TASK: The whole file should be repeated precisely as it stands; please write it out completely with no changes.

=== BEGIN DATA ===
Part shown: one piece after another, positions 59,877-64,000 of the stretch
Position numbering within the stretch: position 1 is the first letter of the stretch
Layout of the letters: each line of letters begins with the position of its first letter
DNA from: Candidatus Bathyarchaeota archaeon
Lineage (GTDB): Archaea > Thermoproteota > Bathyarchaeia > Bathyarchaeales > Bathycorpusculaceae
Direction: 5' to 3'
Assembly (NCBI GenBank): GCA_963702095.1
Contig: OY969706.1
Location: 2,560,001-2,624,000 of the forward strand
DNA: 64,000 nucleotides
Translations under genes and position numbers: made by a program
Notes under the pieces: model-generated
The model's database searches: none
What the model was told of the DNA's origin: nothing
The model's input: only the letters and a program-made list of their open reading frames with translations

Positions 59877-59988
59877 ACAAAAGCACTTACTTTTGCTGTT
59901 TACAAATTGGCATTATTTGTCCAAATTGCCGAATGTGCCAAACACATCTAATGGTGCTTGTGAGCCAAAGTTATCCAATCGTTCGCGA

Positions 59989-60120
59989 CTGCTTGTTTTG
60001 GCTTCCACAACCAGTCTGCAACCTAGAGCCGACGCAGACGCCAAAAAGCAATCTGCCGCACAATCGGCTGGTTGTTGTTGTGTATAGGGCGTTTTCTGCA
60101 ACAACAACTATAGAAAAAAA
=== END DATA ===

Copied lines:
Part shown: one piece after another, positions 59,877-64,000 of the stretch
Position numbering within the stretch: position 1 is the first letter of the stretch
Layout of the letters: each line of letters begins with the position of its first letter
DNA from: Candidatus Bathyarchaeota archaeon
Lineage (GTDB): Archaea > Thermoproteota > Bathyarchaeia > Bathyarchaeales > Bathycorpusculaceae
Direction: 5' to 3'
Assembly (NCBI GenBank): GCA_963702095.1
Contig: OY969706.1
Location: 2,560,001-2,624,000 of the forward strand
DNA: 64,000 nucleotides
Translations under genes and position numbers: made by a program
Notes under the pieces: model-generated
The model's database searches: none
What the model was told of the DNA's origin: nothing
The model's input: only the letters and a program-made list of their open reading frames with translations

Positions 59877-59988
59877 ACAAAAGCACTTACTTTTGCTGTT
59901 TACAAATTGGCATTATTTGTCCAAATTGCCGAATGTGCCAAACACATCTAATGGTGCTTGTGAGCCAAAGTTATCCAATCGTTCGCGA

Positions 59989-60120
59989 CTGCTTGTTTTG
60001 GCTTCCACAACCAGTCTGCAACCTAGAGCCGACGCAGACGCCAAAAAGCAATCTGCCGCACAATCGGCTGGTTGTTGTTGTGTATAGGGCGTTTTCTGCA
60101 ACAACAACTATAGAAAAAAA